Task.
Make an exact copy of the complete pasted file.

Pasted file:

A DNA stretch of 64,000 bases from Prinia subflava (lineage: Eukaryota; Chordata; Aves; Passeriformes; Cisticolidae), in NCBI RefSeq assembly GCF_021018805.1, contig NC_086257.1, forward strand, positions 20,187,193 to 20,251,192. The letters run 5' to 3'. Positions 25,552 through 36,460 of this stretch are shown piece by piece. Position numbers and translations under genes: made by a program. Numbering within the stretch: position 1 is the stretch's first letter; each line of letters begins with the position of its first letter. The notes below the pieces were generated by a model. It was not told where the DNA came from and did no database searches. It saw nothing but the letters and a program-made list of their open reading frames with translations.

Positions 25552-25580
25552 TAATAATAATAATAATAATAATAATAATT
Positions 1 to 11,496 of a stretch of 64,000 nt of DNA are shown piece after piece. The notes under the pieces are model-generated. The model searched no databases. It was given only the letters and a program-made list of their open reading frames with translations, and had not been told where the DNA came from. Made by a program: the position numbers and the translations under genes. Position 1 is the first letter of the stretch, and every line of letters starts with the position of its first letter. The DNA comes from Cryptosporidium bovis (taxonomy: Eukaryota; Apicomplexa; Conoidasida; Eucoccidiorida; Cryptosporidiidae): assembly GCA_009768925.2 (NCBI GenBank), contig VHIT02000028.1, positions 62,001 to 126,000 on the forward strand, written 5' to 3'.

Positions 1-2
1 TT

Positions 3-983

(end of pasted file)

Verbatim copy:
A DNA stretch of 64,000 bases from Prinia subflava (lineage: Eukaryota; Chordata; Aves; Passeriformes; Cisticolidae), in NCBI RefSeq assembly GCF_021018805.1, contig NC_086257.1, forward strand, positions 20,187,193 to 20,251,192. The letters run 5' to 3'. Positions 25,552 through 36,460 of this stretch are shown piece by piece. Position numbers and translations under genes: made by a program. Numbering within the stretch: position 1 is the stretch's first letter; each line of letters begins with the position of its first letter. The notes below the pieces were generated by a model. It was not told where the DNA came from and did no database searches. It saw nothing but the letters and a program-made list of their open reading frames with translations.

Positions 25552-25580
25552 TAATAATAATAATAATAATAATAATAATT
Positions 1 to 11,496 of a stretch of 64,000 nt of DNA are shown piece after piece. The notes under the pieces are model-generated. The model searched no databases. It was given only the letters and a program-made list of their open reading frames with translations, and had not been told where the DNA came from. Made by a program: the position numbers and the translations under genes. Position 1 is the first letter of the stretch, and every line of letters starts with the position of its first letter. The DNA comes from Cryptosporidium bovis (taxonomy: Eukaryota; Apicomplexa; Conoidasida; Eucoccidiorida; Cryptosporidiidae): assembly GCA_009768925.2 (NCBI GenBank), contig VHIT02000028.1, positions 62,001 to 126,000 on the forward strand, written 5' to 3'.

Positions 1-2
1 TT

Positions 3-983